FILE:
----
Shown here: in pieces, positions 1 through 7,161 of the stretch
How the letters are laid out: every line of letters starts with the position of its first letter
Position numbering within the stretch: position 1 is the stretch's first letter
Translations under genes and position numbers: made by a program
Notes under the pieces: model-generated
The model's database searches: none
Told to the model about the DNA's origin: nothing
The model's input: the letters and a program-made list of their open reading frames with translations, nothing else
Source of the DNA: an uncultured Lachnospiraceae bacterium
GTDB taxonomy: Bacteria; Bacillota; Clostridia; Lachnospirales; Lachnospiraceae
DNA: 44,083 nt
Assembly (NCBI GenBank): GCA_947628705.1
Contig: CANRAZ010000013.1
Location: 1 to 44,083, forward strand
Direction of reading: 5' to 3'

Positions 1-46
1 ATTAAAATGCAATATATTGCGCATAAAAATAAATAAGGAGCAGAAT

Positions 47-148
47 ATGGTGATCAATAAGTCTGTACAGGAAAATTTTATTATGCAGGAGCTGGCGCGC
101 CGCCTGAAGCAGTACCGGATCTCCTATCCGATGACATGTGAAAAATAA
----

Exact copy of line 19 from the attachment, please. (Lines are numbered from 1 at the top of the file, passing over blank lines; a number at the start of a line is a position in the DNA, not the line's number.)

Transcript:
47 ATGGTGATCAATAAGTCTGTACAGGAAAATTTTATTATGCAGGAGCTGGCGCGC